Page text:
Compared with white children, black children had lower coverage with ≥3 and ≥4 doses of DTaP, the primary and full series of Hib, ≥3 and ≥4 doses of PCV, ≥2 doses of HepA, the completed rotavirus vaccine series, and the 7-vaccine series (Table 2). For ≥3 doses of DTaP, the primary series of Hib, and ≥3 doses of PCV, these disparities were not statistically significant after adjustment for poverty status; however, for the remaining vaccines, racial/ethnic disparities persisted only among children living at or above poverty (data not shown). For example, coverage with ≥4 doses of DTaP was similar for white and black children below poverty (75.6% and 76.6%, respectively); among children living at or above poverty, coverage rates among white and black children were 86.8% and 77.2%, respectively. Among children at or above poverty, a higher proportion of black children than white children (25.8% of black children compared with 10.4% of white children) were living just above the poverty level (up to 138% of poverty). The proportion of white children living in households with an income to poverty ratio of ≥4 was twice that of black children (41.5% and 20.4%, respectively). Rotavirus vaccination coverage was lower among Hispanic (73.0%) than among white (77.3%) children.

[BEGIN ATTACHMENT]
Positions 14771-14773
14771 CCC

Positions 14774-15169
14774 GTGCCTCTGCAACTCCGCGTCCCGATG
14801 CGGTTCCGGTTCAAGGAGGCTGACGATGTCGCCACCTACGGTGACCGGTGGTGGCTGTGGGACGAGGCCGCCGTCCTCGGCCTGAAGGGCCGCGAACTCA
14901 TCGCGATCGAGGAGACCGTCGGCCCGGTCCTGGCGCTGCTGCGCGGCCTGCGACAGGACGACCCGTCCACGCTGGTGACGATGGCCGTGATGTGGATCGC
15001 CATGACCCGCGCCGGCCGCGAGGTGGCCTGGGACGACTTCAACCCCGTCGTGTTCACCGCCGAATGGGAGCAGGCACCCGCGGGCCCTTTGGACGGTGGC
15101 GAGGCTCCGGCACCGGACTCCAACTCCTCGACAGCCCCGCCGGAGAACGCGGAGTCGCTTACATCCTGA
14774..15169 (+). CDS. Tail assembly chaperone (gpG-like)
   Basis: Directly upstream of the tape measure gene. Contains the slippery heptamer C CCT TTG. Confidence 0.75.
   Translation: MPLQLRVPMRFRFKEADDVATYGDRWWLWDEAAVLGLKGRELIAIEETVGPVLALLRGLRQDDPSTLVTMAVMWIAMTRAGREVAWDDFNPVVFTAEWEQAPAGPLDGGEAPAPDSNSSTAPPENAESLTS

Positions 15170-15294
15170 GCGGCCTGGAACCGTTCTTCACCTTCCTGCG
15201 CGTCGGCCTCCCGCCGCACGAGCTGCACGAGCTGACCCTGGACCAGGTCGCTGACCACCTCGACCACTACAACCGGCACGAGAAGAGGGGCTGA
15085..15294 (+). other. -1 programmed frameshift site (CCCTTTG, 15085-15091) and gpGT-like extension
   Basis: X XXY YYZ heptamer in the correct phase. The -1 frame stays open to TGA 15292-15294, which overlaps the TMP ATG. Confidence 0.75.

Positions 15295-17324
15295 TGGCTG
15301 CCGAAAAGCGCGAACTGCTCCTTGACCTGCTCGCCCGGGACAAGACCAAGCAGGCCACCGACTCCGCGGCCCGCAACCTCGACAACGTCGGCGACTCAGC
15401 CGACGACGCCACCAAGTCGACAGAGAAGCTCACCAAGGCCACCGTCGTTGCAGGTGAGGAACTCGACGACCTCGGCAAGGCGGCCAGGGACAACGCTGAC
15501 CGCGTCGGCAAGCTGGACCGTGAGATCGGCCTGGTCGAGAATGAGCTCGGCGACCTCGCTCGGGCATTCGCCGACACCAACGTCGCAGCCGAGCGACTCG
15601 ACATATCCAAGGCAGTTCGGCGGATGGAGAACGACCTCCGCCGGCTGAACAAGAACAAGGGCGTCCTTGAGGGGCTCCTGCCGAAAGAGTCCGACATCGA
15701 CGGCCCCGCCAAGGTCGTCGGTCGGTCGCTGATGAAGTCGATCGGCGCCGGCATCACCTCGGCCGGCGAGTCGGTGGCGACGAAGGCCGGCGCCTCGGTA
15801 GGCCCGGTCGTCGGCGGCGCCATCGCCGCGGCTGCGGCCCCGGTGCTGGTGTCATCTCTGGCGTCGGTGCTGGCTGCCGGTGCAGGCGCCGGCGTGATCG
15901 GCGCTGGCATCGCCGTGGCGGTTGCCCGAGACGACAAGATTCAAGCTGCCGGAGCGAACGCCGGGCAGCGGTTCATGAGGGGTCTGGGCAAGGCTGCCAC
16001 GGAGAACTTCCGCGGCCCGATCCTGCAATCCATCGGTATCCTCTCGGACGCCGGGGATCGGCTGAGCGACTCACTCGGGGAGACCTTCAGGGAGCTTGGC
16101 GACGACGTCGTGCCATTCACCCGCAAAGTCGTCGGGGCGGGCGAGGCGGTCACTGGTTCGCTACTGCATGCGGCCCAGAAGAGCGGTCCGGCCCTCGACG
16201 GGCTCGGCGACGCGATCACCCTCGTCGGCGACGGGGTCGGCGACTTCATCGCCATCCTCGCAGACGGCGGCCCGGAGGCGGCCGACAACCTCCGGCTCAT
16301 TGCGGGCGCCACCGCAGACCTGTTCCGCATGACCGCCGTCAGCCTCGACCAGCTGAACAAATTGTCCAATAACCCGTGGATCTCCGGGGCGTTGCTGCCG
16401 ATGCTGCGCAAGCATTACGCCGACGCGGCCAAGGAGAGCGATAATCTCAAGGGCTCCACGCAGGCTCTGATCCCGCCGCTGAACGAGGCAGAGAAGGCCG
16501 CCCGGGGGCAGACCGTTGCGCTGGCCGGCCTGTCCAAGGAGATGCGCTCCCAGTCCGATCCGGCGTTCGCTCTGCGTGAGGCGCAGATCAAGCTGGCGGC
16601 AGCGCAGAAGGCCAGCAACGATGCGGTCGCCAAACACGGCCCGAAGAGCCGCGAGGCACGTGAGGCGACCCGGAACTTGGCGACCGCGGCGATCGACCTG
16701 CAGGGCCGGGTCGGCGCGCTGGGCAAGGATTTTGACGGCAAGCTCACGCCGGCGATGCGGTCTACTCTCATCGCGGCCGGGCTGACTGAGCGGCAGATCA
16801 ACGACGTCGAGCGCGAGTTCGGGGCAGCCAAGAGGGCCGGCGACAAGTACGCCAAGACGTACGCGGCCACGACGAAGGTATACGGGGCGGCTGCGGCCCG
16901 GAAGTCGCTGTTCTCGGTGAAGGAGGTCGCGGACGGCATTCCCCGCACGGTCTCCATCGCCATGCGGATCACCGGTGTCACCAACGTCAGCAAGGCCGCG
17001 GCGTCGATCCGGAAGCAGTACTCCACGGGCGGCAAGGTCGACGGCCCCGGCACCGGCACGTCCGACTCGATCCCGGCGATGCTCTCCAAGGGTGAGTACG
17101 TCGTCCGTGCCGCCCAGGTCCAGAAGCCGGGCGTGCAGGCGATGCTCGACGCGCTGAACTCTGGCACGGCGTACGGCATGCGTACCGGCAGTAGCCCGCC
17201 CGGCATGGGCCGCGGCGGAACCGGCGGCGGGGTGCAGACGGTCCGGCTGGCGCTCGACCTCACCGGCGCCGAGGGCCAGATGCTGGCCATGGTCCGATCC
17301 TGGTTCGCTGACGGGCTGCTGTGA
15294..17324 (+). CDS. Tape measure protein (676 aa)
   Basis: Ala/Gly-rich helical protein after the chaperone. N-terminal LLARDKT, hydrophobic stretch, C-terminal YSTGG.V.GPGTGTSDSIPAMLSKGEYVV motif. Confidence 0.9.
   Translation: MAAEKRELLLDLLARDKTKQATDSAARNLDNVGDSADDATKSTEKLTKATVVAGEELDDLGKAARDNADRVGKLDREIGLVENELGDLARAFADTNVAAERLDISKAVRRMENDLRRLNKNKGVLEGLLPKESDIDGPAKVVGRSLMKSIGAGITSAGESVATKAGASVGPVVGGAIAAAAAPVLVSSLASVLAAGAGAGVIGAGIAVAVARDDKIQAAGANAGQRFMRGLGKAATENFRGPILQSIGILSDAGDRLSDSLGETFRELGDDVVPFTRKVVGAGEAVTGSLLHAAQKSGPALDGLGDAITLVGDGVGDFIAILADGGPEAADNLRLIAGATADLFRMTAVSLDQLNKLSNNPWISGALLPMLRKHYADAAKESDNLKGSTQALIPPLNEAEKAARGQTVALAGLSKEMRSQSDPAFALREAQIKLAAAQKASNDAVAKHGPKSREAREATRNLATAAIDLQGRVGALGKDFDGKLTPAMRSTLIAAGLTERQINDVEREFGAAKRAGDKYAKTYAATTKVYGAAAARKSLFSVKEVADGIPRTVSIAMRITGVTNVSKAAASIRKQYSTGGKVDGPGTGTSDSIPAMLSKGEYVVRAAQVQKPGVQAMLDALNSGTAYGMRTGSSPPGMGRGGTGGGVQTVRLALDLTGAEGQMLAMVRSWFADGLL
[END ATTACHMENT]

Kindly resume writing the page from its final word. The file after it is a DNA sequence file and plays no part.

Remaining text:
For most vaccines, coverage among children living below the federal poverty level was lower than coverage among those living at or above the federal poverty level (Table 2). The largest gaps were for rotavirus vaccine (12.7 percentage points), ≥4 PCV doses (7.4 percentage points), the 7-vaccine series (6.5 percentage points), and the full series of Hib (6.2 percentage points). HepB birth dose coverage was higher among children living below the poverty level.
Vaccination coverage varied widely by health insurance status, with highest coverage (other than for the HepB birth dose) among children with private insurance, and lowest among uninsured children (Table 2). Compared with children who had private insurance, percentage point differences for children insured by Medicaid ranged from -2.5 for ≥3 doses of poliovirus vaccine and ≥1 dose of varicella to -12.0 for rotavirus vaccination, and for uninsured children, ranged from -12.4 for ≥3 doses of HepB to -24.9 for ≥4 doses of PCV. A higher percentage of uninsured children had received no vaccinations (3.4%) compared with those insured by Medicaid (0.8%) or private insurance (0.6%).